Jackyll the Tandem Part 2: Stripdown

Continuing from Part 1 where I introduced the new 1974 Jack Taylor Super Tourist tandem, we spent a weekend giving it a mini overhaul, cleaning, adjusting and lubricating all the main moving parts.  The bike looked mostly original, but there didn't seem to be anything blatantly wrong.  However there was only one way to find out, and it was definitely a good idea to at least know the state of everything before we did too many miles and wore out parts prematurely.


The first thing I checked was the headset, after doing some research on Jack Taylor tandems I found out that they came with an obsolete oversized French tandem headset, usually made by Stronglight. They have not been made for a long time so it is near impossible to find replacements.  There is the option of substituting a standard 1-1/8" headset as it is close enough in size that it will fit, apart from the top nut which is French threaded, however understandably original is best.

Thank god!  The crown race which is usually the first bearing surface to wear in a headset was baby bum smooth with absolutely no pitting.  The headset is unusual in that it takes 5mm ball bearings which is a bit larger than the typical 5/32" (3.97mm).  The headset was slightly loose when we picked it up so I was a tad worried, but once the balls were replaced, races cleaned and it was adjusted and tightened up it was perfectly smooth with absolutely no binding.  Fantastic!

Bottom Brackets & Cranksets

The stoker bottom bracket was somewhat smooth already and the front felt a bit dry.  The lockrings were on quite tightly and my lockring tool was useless against them, so I needed to enlist the help of my anvil to brace against to remove them using a hammer and a chisel.   After that the bottom bracket cups came out easily, luckily the fixed cups (which are usually difficult to remove because they have two very thin wrench flats typically) came off easily.

As I suspected the Captain's bottom bracket was a bit dry, however the axle was in great condition as were the balls, so this was just cleaned, lubricated and closed back up.  The stoker's bottom bracket was quite well lubricated however there was one slight pit in the axle, I cleaned this up, lubricated and closed it back up as well.  Funnily enough it still spun very smoothly even with the pit in the axle.  The cranksets were fine, except one of the teeth on the timing chainring (that's the chainrings on that synchronise the captain and stoker's cranks on the non-drive side) was chipped off.  Not a big deal.  The cranksets were polished up and the chains were replaced with new, it took three sets of chains to get enough length, the timing chain is a little bit longer than the standard 116 links that you normally get.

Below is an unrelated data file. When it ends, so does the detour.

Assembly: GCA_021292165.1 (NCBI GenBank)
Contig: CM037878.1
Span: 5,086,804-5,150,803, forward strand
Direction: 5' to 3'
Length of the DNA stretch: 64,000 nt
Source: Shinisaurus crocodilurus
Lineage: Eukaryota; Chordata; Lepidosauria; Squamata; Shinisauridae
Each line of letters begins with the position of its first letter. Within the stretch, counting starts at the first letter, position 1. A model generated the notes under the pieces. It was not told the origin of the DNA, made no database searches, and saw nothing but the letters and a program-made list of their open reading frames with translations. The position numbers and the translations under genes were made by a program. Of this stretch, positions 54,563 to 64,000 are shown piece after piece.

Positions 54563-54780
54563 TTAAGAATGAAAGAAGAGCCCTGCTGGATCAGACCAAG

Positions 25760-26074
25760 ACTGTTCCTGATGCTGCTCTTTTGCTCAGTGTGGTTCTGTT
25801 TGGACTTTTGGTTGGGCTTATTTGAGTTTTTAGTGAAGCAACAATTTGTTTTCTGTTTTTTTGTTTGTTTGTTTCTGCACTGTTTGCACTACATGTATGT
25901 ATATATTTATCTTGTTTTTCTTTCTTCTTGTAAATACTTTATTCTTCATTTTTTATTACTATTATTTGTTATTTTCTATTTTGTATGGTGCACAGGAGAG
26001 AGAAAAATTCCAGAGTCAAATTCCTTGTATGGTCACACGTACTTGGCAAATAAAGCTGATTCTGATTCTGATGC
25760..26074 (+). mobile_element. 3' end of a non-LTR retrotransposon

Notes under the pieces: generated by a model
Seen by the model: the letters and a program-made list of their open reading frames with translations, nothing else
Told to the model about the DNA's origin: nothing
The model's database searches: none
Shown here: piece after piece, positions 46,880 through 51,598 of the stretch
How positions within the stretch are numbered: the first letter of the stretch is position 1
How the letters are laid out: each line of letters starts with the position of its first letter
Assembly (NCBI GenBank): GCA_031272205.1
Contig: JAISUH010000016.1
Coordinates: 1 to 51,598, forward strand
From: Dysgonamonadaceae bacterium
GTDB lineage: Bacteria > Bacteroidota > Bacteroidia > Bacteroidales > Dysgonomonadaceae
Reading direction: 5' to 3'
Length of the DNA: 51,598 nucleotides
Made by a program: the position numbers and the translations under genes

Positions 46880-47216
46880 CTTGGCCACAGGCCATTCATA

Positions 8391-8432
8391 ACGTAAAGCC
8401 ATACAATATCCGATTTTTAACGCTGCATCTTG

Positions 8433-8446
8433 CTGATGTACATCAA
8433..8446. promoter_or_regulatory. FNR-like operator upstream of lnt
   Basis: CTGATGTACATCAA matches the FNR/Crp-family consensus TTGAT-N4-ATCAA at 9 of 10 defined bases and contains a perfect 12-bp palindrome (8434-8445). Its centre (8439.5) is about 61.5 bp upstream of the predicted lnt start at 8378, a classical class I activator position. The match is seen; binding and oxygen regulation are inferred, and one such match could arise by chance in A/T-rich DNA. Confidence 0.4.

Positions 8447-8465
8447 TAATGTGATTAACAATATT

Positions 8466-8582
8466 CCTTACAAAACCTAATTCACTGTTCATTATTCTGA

I had to purchase a special Spécialités T.A. crank extractor as the classic cyclotouriste cranks use a 23mm extractor thread which only they use.  It was also for peace of mind that I removed the cranks from their axles to inspect the square taper surface and to make sure they were installed with enough torque.  I've accidentally ruined a set of cranks before because I rode them slightly loose which deformed the square taper on the crank, once this happens the cranks are junk because the damage is irreversible.


The front hub was a different story, the whole time I had ridden it there was this constant clicking noise from the front, I suspected the front hub was mucked up inside.  This was no ordinary hub, it is a Maxi-Car hub which are considered some of the finest hubs ever made.  Add to this that I later discovered that they are an odd 110mm spacing, a French tandem specific spacing intended to increase strength due to a wider flange spacing which permits a stronger spoke bracing angle.

I removed the dust covers and washers and found this... not good news and it would explain the rumble and why the axle was not spinning all that freely when turned by hand.  It appears that water got into the bearings themselves and made a right mess of everything as it was completely caked up in a mix of rust and dried out grease.

The cups in the hub shell were quite pitted as well which also was no surprise.